We were finishing our dinner this evening when my phone chimed a news alert. The AP app said, “President Trump says he will deploy military unless states halt violent protests in speech as police fire tear gas to disperse peaceful protesters near White House.”
When an anachronistic alert lights up the screen of my phone, I have to pause. It’s like being knocked back on my heels. People were protesting peacefully, and the police responded with tear gas. (Another alert mentioned flash-bang grenades). Under the First Amendment to the U.S. Constitution, people have a right to “free speech” and to “peaceably assemble.” Tear gas and flash-bang grenades are an overreaction and makes no sense.
The reason for dispersing the crowds? The President planned to deliver a speech from the Rose Garden. If these facts are accurate, then I feel compelled to say something. Ephesians 4:15 says that when we speak the truth in love, we grow in Christ. I cannot remain silent and call myself a follower of Christ. Yet, I also cannot lash out in anger. Jesus calls his followers to speak the truth in love. Therefore, I say:
Mr. President, listen to your people. Those who die because of their race are tired. They are not asking for anything unreasonable. They are asking for the same treatment as white people. When we were talking about some frustrating news the other day, my spouse said, “At least you don’t have to worry about a police officer kneeling on your neck if you were arrested.”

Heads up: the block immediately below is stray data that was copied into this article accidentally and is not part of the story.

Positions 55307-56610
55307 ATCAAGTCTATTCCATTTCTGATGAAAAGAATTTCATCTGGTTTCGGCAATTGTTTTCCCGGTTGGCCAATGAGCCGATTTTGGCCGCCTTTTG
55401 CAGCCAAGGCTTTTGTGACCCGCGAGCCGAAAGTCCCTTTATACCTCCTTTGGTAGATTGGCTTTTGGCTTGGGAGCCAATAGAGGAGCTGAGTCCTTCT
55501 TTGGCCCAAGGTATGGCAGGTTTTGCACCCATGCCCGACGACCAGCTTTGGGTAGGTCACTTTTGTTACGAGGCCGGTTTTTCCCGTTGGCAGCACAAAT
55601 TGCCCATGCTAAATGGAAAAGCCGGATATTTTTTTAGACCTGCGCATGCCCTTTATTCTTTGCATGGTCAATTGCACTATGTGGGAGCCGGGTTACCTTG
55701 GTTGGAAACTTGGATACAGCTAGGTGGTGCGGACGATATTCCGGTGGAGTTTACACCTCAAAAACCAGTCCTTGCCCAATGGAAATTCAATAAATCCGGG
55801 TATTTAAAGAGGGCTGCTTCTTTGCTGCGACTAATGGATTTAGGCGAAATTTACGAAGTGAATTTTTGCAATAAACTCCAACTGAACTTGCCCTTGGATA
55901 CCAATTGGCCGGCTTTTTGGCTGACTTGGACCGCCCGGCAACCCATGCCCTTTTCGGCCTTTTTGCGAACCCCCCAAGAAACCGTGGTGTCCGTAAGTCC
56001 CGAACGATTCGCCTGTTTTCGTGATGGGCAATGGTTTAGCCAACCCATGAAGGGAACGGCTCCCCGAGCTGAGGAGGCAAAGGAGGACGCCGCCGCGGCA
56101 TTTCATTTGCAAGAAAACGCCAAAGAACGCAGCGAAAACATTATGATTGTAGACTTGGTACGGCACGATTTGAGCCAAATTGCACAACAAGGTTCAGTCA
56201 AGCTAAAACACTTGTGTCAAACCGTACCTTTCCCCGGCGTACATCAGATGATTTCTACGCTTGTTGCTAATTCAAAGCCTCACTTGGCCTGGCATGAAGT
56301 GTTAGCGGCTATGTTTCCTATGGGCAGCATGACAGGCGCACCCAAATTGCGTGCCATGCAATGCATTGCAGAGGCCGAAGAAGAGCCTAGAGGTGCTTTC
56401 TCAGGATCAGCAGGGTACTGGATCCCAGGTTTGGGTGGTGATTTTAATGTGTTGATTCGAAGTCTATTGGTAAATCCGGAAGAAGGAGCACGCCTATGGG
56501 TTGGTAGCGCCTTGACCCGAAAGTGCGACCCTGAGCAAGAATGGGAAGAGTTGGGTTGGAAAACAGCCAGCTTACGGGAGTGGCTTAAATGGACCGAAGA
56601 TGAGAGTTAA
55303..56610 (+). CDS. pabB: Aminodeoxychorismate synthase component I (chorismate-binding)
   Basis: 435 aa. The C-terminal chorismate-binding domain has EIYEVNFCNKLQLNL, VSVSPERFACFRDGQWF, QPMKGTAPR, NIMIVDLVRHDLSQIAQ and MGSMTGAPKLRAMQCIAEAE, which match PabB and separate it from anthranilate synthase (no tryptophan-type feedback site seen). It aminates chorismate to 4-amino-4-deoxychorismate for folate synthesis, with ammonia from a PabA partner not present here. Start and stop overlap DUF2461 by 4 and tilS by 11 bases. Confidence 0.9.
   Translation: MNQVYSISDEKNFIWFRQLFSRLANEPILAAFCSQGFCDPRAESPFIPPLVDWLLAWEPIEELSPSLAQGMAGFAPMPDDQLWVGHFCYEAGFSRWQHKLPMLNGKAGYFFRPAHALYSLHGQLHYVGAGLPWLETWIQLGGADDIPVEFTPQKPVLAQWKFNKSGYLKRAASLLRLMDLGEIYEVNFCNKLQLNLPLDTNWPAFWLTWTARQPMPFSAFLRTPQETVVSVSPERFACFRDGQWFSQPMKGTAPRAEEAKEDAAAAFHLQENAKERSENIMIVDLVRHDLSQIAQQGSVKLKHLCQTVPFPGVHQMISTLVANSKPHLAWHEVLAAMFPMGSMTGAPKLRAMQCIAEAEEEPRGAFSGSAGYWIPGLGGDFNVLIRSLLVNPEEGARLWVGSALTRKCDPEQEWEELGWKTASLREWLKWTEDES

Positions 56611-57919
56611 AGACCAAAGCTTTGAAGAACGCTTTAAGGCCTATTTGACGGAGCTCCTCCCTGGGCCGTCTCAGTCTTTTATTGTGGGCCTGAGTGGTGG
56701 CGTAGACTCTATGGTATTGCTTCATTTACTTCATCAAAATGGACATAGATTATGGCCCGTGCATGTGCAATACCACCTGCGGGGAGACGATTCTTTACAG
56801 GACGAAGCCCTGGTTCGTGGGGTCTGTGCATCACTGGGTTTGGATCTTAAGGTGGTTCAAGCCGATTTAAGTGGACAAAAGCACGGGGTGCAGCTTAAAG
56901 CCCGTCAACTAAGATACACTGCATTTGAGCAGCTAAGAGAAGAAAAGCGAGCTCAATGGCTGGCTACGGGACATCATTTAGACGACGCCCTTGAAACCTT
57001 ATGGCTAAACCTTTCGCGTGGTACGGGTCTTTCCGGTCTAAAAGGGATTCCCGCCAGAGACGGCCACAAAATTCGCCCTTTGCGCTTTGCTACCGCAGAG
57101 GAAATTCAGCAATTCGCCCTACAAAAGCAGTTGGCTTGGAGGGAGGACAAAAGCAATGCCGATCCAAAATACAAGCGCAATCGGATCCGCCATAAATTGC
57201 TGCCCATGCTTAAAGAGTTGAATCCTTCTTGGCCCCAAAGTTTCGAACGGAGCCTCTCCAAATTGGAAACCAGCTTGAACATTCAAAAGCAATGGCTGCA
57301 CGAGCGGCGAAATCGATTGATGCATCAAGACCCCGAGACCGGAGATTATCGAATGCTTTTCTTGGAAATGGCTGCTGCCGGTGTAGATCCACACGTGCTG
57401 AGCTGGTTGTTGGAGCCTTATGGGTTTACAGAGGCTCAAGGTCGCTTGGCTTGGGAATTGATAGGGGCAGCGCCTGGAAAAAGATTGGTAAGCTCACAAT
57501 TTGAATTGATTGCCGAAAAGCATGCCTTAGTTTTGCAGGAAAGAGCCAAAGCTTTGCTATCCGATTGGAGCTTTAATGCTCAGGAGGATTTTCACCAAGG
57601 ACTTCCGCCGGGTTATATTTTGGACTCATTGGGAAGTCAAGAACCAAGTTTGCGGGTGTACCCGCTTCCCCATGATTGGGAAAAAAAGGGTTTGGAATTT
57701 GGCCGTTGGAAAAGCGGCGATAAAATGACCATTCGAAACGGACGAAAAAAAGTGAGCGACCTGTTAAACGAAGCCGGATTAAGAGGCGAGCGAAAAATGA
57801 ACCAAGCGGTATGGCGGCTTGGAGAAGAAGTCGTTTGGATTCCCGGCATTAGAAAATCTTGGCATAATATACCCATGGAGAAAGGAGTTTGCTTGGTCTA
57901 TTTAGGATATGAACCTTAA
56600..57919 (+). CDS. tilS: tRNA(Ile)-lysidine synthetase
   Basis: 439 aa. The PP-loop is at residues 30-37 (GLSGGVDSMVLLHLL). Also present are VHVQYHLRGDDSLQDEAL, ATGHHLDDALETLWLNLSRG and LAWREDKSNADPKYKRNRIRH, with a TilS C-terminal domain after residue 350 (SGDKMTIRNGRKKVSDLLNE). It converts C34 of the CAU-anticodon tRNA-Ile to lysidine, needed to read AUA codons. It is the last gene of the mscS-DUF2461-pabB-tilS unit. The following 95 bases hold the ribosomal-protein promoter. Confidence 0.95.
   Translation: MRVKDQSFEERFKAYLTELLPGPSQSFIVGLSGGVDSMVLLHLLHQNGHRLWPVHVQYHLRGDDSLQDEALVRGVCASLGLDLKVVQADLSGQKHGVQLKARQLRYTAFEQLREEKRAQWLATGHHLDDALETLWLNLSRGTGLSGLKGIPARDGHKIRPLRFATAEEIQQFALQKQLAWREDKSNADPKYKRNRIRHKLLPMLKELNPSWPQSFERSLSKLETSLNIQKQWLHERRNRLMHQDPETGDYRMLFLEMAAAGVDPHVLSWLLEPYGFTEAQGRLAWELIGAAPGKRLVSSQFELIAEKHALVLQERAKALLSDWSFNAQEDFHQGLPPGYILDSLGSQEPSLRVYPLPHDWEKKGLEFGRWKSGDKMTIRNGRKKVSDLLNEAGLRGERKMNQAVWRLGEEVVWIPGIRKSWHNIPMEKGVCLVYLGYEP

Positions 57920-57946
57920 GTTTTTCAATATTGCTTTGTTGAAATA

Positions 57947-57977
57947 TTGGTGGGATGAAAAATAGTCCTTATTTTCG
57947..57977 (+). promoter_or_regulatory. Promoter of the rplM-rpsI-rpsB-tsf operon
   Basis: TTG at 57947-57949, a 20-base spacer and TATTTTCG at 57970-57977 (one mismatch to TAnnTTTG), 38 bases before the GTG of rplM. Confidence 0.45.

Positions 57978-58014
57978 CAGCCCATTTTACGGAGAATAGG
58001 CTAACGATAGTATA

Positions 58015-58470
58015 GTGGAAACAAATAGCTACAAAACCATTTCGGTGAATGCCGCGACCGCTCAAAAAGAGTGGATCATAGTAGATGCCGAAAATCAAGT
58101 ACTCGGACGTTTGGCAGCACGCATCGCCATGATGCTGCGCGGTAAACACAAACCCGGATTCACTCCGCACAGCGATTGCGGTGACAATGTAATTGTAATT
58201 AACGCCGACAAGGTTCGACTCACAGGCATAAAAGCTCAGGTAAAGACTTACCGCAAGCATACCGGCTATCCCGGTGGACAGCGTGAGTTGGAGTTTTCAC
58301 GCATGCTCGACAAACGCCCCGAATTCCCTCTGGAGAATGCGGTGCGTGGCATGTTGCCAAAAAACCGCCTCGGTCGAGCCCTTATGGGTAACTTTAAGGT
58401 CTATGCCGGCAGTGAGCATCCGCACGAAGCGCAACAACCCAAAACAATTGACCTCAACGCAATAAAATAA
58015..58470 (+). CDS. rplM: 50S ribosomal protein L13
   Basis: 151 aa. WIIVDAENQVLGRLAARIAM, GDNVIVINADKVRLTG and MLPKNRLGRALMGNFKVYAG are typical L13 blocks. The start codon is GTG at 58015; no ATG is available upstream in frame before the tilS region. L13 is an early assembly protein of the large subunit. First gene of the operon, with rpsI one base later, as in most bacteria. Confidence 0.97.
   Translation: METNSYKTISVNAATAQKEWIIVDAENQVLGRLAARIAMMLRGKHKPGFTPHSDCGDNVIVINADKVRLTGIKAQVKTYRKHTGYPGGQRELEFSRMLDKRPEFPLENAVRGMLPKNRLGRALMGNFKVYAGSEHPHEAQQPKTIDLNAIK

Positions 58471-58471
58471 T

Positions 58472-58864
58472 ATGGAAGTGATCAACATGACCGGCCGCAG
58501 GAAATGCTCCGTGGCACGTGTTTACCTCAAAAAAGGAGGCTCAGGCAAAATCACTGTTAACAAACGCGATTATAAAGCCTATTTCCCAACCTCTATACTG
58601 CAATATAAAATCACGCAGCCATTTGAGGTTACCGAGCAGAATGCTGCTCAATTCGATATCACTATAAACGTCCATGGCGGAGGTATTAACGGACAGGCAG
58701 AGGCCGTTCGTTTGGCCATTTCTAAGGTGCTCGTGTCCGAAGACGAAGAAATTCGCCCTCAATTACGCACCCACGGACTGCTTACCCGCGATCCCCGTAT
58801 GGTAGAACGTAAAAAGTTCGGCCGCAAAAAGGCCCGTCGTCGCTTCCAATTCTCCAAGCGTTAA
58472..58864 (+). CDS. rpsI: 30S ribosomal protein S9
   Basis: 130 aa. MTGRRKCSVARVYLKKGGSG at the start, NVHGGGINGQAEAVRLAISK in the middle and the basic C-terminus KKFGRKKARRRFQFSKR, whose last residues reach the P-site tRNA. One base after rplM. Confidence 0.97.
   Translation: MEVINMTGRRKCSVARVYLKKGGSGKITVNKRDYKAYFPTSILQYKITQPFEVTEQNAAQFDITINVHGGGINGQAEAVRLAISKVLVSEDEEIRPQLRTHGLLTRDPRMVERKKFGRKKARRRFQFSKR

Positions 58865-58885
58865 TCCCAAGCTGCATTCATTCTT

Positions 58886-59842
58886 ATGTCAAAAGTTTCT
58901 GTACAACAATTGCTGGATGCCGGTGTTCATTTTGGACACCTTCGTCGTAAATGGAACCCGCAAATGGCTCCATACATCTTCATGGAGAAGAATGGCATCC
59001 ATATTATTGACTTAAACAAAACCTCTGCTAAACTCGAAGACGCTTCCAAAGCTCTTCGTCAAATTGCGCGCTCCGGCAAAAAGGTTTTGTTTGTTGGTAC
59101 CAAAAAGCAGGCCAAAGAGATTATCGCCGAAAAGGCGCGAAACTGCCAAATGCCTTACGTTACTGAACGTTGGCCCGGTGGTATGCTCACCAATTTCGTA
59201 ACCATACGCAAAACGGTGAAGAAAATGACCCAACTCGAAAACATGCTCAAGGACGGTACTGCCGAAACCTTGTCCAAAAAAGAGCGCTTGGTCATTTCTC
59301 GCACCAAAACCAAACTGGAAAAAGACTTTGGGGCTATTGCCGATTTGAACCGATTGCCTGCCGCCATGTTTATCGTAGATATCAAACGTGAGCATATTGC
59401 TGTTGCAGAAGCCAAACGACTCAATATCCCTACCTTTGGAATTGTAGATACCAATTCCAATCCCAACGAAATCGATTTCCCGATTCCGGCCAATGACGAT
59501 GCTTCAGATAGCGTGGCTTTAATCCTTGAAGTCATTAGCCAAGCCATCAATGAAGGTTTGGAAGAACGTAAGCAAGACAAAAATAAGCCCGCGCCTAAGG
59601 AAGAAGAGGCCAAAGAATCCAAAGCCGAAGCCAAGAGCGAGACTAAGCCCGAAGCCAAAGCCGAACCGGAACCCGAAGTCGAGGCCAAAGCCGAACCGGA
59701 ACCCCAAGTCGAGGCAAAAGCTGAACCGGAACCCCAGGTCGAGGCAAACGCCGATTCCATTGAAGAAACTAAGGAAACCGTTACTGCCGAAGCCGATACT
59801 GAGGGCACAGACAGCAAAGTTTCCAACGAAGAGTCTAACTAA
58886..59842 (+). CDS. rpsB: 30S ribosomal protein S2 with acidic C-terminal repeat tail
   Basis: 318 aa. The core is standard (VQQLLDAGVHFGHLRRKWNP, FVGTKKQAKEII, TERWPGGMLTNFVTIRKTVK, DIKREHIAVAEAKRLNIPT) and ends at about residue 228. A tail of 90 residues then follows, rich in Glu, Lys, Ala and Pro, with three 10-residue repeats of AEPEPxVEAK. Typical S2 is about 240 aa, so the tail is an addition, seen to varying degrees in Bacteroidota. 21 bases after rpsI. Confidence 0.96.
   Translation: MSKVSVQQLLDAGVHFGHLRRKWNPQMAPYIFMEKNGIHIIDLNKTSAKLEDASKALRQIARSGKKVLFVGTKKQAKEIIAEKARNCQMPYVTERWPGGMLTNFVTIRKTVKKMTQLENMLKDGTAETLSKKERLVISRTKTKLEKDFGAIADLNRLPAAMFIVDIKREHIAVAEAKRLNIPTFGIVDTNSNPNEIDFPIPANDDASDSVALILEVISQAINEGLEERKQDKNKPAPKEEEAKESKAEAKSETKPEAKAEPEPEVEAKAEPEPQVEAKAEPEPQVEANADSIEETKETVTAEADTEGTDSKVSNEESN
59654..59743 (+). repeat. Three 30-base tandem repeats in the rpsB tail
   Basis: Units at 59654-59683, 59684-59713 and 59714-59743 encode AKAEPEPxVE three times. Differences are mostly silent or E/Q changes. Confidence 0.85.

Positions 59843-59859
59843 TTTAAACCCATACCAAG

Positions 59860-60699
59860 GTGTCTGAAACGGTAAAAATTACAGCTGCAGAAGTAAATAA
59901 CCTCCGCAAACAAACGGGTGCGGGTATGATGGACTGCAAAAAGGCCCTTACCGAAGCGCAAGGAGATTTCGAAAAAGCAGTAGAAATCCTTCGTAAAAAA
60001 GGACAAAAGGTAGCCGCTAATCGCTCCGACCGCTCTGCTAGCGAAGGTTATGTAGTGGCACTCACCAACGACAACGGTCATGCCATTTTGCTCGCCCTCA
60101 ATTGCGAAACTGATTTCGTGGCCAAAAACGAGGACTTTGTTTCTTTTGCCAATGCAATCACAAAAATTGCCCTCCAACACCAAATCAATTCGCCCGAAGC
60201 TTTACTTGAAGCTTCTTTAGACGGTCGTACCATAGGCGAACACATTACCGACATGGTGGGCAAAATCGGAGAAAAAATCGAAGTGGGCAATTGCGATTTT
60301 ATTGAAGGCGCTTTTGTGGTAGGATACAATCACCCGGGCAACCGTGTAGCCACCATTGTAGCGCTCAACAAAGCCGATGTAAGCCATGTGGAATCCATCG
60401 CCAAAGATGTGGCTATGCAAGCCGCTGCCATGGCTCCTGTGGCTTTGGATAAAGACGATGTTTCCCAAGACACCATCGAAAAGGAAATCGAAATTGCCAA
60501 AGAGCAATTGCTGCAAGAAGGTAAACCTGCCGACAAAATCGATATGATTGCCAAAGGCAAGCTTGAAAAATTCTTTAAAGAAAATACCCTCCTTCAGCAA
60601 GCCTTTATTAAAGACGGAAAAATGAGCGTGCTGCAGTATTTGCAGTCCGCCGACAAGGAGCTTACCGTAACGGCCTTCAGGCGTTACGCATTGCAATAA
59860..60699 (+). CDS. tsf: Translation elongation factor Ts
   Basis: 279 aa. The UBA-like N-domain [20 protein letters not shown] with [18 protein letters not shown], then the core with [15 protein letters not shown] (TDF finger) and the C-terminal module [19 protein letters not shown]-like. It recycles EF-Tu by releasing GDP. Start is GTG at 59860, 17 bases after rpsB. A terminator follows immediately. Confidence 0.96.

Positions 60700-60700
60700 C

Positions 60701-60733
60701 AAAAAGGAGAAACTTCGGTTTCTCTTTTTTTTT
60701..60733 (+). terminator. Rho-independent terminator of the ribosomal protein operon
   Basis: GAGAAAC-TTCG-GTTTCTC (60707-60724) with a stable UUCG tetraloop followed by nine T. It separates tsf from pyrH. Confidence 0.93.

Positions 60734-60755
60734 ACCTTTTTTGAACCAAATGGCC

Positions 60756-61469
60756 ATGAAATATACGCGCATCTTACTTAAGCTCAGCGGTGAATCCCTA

That’s right. I have privileges because I am a white, cisgender man. I know I do. I did nothing to earn these privileges. They are the result of a racist history in our amazing country. We can be patriotic and love the U.S.A, and we can be honest about who we are and what shortcomings we have. One of the shortcomings we-the-people have relates to our history of slavery.
Recognizing my unearned privileges is part of reconciling with those who do not benefit from them. If I have something that I did not earn, I can share it. For example, if someone gives me a bushel of apples because their tree produced too much, there is no justification to be greedy with those apples. Even though that person gave them to me, I should share them. I did nothing to earn them. If I see a neighbor who is hungry, there’s no reason to hoard the apples that I did not earn.
Protesters outside the White House essentially said, “Tennant, share your apples.” They have the right to say that. The U.S. Constitution gives them that right. No one can compel me to share the apples. But, I can’t tell them to stop protesting. I can’t say, “Don’t complain.” I have no right to tell others to make them stop.
The same logic applies to the President. Listen to the people. Hear what they are saying. If you disagree, that’s your right. Say so. Respond with your reasons. For the love of God, don’t fire tear gas at peaceful protestors. That’s just wrong. Proverbs 31.8-9, “Speak out for those who cannot speak, for the rights of all the destitute. Speak out, judge righteously, defend the rights of the poor and needy.”
The God I follow is a God of love, inclusion, mercy, and grace. In John, Jesus says there is room for everyone in God’s house. As the U.S. struggles under the weight of our past, we cannot silence the voices of those who decry our sins. Listen. Learn. Grow. Together, we can get through this summer of discontent and look forward to a brighter future. Martin Luther King, Jr.’s dream is not dead. There is hope. Don’t give up, even in this dark hour. Stay the course. Keep the faith. And, keep protesting.